Important Factors Courts Consider With Alimony
Latrice Knighton is an award-winning divorce attorney, life coach, and speaker. She solves problems using her experience and legal knowledge to offer practical advice.
In Wisconsin, the legislature set out the criteria for the court to consider when awarding a party maintenance (also known as alimony).
Maintenance is supposed to be temporary and rehabilitative. However, in long term marriages it can sometimes be collected for the rest of a person’s life.
If temporary alimony cannot bring out rehabilitation, then the court can, in proper circumstances, order alimony on a long-term or indefinite amount.
It's not just salary that determines the length of alimony. There are many factors at play when it comes down to it.
If you do not get alimony at the time of the divorce, you cannot get alimony later on.
What are the factors that the court considers when awarding alimony?
- The length of the marriage.
- The longer the marriage, the higher the possibility of being awarded alimony.
- The age and physical or emotional health of the parties.
- If both parties are in good health, the less likely maintenance will be received.
- The division of property.
- If one party is getting a larger portion of the property, the court can consider that when giving alimony.
- The educational level of each party at the time of marriage and at the time the action is commenced.
- Higher education and earnings might net a higher chance for alimony.
- The earning capacity of the party seeking maintenance. Including:
- Educational background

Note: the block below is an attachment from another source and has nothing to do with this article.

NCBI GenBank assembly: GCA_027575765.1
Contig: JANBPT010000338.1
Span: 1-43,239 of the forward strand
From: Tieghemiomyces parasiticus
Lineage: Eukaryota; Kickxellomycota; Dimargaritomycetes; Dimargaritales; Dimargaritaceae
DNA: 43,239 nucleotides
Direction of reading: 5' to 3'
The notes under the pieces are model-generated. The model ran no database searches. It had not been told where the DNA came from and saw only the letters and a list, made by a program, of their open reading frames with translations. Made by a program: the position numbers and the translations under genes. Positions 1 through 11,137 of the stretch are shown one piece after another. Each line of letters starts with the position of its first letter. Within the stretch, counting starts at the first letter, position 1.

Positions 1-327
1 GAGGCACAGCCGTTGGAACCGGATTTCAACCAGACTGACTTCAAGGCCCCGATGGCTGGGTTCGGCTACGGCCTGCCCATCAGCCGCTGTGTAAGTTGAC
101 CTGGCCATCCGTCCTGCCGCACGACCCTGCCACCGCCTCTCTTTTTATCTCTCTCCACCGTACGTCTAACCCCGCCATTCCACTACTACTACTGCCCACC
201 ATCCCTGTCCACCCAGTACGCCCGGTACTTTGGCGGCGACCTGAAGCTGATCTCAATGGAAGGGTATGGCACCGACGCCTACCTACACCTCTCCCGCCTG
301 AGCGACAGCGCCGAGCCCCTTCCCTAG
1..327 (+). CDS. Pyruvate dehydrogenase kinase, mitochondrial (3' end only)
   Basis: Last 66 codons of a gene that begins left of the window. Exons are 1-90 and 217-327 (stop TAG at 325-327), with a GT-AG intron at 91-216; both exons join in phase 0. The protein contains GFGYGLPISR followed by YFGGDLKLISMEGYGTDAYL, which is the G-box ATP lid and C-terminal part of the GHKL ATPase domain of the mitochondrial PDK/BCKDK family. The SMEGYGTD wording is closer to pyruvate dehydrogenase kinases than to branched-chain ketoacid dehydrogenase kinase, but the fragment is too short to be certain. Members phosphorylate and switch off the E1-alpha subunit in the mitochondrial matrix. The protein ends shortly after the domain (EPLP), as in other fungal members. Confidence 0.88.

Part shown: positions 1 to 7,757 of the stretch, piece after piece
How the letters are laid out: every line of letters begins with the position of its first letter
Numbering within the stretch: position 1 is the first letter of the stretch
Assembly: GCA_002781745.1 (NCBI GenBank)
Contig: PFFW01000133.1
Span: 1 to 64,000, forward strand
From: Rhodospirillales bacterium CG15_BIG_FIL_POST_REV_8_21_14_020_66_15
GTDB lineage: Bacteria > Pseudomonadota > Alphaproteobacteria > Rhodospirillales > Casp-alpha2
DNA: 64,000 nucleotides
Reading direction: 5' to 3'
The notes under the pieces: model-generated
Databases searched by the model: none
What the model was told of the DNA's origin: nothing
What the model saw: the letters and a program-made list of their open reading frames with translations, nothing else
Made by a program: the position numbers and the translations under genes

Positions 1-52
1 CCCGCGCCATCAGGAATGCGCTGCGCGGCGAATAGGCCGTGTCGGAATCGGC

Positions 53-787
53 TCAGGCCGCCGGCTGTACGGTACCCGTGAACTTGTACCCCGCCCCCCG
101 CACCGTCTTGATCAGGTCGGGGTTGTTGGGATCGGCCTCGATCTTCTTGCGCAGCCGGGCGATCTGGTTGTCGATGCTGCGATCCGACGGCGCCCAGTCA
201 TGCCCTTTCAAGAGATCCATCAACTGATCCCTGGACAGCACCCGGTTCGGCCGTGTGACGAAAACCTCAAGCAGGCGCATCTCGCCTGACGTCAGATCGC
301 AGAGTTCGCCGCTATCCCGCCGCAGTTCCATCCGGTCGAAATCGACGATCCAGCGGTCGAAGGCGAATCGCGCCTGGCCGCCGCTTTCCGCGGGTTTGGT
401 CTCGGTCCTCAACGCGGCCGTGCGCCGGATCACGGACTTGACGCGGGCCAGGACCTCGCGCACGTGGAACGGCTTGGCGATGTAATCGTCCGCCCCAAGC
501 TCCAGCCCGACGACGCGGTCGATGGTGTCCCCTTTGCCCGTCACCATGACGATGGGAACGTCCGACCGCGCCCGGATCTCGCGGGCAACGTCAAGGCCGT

- Employment skills
- Work experience
- Length of absence from the job market
- Responsibilities for children
- Time and expense to acquire education or training to enable the party to find employment.
- The feasibility that the party seeking maintenance can become self-supporting at a standard of living reasonably comparable to that enjoyed during the marriage, and, if so, the length of time necessary to achieve this goal.
- The tax consequences of each party
- Considered as an income for the person receiving and a deductible for the person paying.
- Any mutual agreement made by the parties before or during the marriage, according to the terms of which one party has made financial or service contributions to the other with the expectation of reciprocation or other compensation in the future.
- Normally as a prenuptial or postnuptial agreement
- The contribution by one party to the education, training, or increased earning power of the other.
- Help fund education or helping within a business
- Such other factors as the court may in each individual case determine to be relevant.
What is something that can end alimony?
- Marriage to someone after the divorce may cause alimony to stopped.
- Death of one of the persons paying or receiving alimony or marriage of the person receiving alimony will terminate alimony unless the divorce settlement agreement provides otherwise.
How do people try to protect alimony?
Some people can try to keep alimony by getting life insurance on the pay order. Courts can sometimes require life insurance as a bond or put a lien on property to ensure the payment of alimony or child support.